After afternoon tea, attended the session by Profession Frank Sligo, Dr, Niki Murray, Elspeth Tilley and Margie Comrie, Massey University and Carol Atkin from Literacy Aotearoa on modern apprentices’ (MA) literacy learning. MA may request for LLN support and by 31/12/08, 191 MAs had been seen for LLN tuition to a maximum of 30 hours a year. This project carried out a formative evaluation of the literacy tuition including review MA’sMAC’s and adult literacy tutors’ and employers’perspectives of literacy programmes, assess impact of tuition on MA’s progress in apprenticeship (theory & practical) and assess the merit of the MA literacy programme and make recommendations for improvement. Types of assistance varied from high needs (more than 30 hours) to moderate (11 + hours) to low needs (under10 hours). Apart from LNN support, supportive employer, genuine mentor, a partnership between MAC,employer and literacy tutor needed plus workplace culture needs to be positive about LLN. Full report expected to be out by May.

Conference closed with a plenary session on linking VET research with government policy and priorities with panel members – Monique Dawson from Dept. of Labour, Roger Smyth from Ministry of Education and Peter Palmer from the Tertiary Education Commission. Roger Smyth reported on late but ongoing progress on industry training including ALLs survey & completion rates of apprentices. Need for research on what contributes to learning and what are the connections between tertiary education and the labour market. Also a need to better understand the sub-degree system plus encouragement to use qualitative approaches to gain better depth of understanding. Projects need to come up with clear messages and usable by the people who are connected to the research. Researchers need to be familiar with what the policy analysts are working towards as well and recommends being savvy about obtaining correct support to champion the findings.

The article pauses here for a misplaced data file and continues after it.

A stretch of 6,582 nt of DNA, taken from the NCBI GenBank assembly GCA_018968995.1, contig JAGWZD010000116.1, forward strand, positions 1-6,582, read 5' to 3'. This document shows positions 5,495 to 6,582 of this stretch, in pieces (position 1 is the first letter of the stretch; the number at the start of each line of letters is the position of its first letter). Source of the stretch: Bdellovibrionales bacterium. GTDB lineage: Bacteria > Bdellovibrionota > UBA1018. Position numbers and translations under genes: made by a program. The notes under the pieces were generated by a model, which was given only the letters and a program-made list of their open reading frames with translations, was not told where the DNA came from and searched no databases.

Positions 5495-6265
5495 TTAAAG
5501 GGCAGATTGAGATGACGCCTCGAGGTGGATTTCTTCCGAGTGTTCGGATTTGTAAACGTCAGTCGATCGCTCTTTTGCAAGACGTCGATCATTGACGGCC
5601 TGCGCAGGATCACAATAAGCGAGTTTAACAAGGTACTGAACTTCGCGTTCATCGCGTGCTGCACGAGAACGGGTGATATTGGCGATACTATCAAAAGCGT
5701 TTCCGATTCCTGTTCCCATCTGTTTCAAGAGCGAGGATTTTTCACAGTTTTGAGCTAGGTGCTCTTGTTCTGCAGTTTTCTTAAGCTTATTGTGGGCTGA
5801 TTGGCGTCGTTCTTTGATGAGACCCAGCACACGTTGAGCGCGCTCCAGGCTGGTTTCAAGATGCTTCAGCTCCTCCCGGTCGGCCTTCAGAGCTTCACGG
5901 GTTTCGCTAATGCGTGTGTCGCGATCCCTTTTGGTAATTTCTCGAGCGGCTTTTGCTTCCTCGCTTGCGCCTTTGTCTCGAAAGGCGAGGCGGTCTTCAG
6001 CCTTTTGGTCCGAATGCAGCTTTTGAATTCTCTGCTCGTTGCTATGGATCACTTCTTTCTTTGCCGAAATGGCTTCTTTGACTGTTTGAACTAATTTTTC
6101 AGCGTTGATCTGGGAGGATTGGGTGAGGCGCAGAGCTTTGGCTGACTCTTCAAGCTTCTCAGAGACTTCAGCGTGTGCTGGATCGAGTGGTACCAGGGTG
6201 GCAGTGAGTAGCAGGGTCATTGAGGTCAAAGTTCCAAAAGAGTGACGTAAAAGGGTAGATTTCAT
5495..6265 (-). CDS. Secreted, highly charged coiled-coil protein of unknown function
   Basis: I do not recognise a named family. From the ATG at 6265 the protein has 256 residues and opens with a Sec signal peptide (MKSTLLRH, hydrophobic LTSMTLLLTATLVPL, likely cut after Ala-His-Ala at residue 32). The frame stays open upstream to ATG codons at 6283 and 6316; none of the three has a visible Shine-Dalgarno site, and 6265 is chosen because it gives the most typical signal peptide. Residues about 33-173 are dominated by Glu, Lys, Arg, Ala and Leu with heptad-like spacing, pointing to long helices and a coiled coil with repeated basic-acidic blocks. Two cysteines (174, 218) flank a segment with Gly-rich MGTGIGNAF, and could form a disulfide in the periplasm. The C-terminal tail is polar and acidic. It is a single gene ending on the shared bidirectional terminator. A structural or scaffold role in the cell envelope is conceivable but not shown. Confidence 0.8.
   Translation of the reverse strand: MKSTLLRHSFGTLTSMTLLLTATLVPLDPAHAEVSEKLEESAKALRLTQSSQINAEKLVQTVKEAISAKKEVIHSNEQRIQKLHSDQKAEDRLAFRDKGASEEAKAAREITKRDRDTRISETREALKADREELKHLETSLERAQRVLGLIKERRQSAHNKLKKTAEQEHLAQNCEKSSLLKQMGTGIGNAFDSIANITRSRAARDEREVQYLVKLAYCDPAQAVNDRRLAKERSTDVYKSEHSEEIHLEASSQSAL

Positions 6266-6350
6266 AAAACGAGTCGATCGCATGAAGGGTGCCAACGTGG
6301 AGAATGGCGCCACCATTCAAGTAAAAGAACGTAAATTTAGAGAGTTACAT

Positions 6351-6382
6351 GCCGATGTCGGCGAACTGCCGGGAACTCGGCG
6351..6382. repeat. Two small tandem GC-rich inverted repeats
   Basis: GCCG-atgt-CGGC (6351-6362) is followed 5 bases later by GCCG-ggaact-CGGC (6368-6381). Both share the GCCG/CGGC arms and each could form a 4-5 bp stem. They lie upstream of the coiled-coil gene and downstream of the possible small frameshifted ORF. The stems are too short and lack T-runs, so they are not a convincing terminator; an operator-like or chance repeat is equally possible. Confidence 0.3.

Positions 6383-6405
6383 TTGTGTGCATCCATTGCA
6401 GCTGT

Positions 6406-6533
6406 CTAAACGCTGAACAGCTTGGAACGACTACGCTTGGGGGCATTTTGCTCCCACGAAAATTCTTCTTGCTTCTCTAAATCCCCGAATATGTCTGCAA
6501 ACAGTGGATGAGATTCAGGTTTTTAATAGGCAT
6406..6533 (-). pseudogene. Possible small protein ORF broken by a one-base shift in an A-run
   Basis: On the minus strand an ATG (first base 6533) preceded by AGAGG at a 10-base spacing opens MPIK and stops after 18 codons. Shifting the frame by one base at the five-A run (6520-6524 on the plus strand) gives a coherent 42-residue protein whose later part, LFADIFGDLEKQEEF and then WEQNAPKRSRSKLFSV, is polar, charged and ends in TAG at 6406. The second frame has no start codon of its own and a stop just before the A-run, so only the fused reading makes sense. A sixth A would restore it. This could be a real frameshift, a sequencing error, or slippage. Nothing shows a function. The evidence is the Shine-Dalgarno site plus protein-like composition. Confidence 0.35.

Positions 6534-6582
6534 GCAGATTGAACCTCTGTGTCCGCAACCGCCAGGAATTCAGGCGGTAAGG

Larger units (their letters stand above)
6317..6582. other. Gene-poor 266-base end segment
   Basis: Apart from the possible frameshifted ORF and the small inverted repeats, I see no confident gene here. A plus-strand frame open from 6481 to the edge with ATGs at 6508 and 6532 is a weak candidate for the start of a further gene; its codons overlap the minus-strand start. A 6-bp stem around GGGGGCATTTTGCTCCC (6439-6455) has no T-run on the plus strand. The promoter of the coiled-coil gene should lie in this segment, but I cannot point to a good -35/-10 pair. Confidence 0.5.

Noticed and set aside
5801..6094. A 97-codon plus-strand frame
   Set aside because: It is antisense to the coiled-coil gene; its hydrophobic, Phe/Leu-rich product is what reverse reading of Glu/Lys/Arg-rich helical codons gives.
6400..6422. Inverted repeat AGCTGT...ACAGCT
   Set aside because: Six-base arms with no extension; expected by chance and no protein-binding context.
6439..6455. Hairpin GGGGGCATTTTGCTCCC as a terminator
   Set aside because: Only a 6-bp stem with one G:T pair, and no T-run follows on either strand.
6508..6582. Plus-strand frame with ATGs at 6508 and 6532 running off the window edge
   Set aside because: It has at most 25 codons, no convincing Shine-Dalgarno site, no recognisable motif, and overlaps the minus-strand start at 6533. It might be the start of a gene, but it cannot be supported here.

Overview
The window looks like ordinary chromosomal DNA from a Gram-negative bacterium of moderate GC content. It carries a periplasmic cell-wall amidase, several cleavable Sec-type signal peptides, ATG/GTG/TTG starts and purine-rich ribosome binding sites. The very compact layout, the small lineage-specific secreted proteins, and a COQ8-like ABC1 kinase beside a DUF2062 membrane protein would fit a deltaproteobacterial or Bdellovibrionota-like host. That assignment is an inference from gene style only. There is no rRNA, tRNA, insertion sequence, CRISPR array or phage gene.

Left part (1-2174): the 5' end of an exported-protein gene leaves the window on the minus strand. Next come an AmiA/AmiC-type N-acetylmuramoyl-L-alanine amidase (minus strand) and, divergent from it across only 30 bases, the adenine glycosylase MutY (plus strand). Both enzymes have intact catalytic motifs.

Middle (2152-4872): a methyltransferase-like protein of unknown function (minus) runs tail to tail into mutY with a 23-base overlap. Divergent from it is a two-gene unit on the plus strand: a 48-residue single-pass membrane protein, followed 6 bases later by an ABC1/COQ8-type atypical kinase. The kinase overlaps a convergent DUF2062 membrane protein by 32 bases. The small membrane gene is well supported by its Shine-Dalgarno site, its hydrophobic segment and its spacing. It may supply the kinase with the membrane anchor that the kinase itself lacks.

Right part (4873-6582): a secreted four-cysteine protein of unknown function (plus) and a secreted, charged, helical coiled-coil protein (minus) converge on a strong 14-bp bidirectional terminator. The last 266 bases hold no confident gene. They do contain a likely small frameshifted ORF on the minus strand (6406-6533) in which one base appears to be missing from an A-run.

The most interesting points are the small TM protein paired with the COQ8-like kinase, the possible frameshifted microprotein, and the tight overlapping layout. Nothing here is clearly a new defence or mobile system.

Peter Palmer reported on TEC’s focus on maximising pool of $$ available for tertiary ed. Performance issues now a focus of TEC which are detailed in the Tertiary Strategy released late last year. Gaps in research include trying to understand what drives performance issues in the tertiary sector. Fundamental research needs to be undertaken to understand what works and what does not. Relevance of learning to work needs to be investigated as well.

Monique Dawson provided background on now the Dept. of Labour tries to advise on skills forecasting. Liaises withTEC/MOE and Dept.of Immigration to try to ensure required skill needs are made. Evidence of market led training not meeting need of improving productivity in the NZ workforce, so more research in this area recommended. Jeremy Baker encourages practitioner research as being one important way to address the issues proposed by the three speakers. All good direction for planning of future research projects :)

3 comments:

joancasilo said...

I have gone through this blog. I found it very interesting and helpful. Nowadays I am working from my home and studying in a reputed college.
So this blog really doing great for me.


work and study

Selena said...

Hi Joan,

thanks :)I would encourage you to continue blogging as well.

This blog is really a ready archive for me to store things I come across, summarise conference information and reflect on research activities. Its a small bonus when others find the information on my blog useful as well :)

all the best, Selena

Jerry Gene said...

Very nice post! Waiting for next one. I like it very much.